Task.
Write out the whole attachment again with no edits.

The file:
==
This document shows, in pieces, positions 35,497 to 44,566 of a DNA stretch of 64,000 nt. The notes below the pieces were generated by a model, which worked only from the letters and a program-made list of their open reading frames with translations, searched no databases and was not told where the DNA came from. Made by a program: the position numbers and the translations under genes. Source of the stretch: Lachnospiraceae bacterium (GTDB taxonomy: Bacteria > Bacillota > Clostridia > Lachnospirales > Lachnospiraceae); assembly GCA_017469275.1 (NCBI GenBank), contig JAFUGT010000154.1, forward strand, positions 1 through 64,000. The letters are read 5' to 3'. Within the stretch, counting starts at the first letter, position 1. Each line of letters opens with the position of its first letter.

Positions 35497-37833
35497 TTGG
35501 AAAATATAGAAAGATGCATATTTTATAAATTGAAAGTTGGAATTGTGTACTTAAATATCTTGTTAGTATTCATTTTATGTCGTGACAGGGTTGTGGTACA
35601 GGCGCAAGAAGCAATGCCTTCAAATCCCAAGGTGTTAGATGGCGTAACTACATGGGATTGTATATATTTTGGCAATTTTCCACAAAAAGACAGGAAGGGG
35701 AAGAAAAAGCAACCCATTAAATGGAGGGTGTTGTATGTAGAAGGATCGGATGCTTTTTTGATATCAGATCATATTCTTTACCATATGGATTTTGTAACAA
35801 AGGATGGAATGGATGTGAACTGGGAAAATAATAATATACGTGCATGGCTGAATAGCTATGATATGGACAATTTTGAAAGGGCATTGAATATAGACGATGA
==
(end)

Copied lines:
This document shows, in pieces, positions 35,497 to 44,566 of a DNA stretch of 64,000 nt. The notes below the pieces were generated by a model, which worked only from the letters and a program-made list of their open reading frames with translations, searched no databases and was not told where the DNA came from. Made by a program: the position numbers and the translations under genes. Source of the stretch: Lachnospiraceae bacterium (GTDB taxonomy: Bacteria > Bacillota > Clostridia > Lachnospirales > Lachnospiraceae); assembly GCA_017469275.1 (NCBI GenBank), contig JAFUGT010000154.1, forward strand, positions 1 through 64,000. The letters are read 5' to 3'. Within the stretch, counting starts at the first letter, position 1. Each line of letters opens with the position of its first letter.

Positions 35497-37833
35497 TTGG
35501 AAAATATAGAAAGATGCATATTTTATAAATTGAAAGTTGGAATTGTGTACTTAAATATCTTGTTAGTATTCATTTTATGTCGTGACAGGGTTGTGGTACA
35601 GGCGCAAGAAGCAATGCCTTCAAATCCCAAGGTGTTAGATGGCGTAACTACATGGGATTGTATATATTTTGGCAATTTTCCACAAAAAGACAGGAAGGGG
35701 AAGAAAAAGCAACCCATTAAATGGAGGGTGTTGTATGTAGAAGGATCGGATGCTTTTTTGATATCAGATCATATTCTTTACCATATGGATTTTGTAACAA
35801 AGGATGGAATGGATGTGAACTGGGAAAATAATAATATACGTGCATGGCTGAATAGCTATGATATGGACAATTTTGAAAGGGCATTGAATATAGACGATGA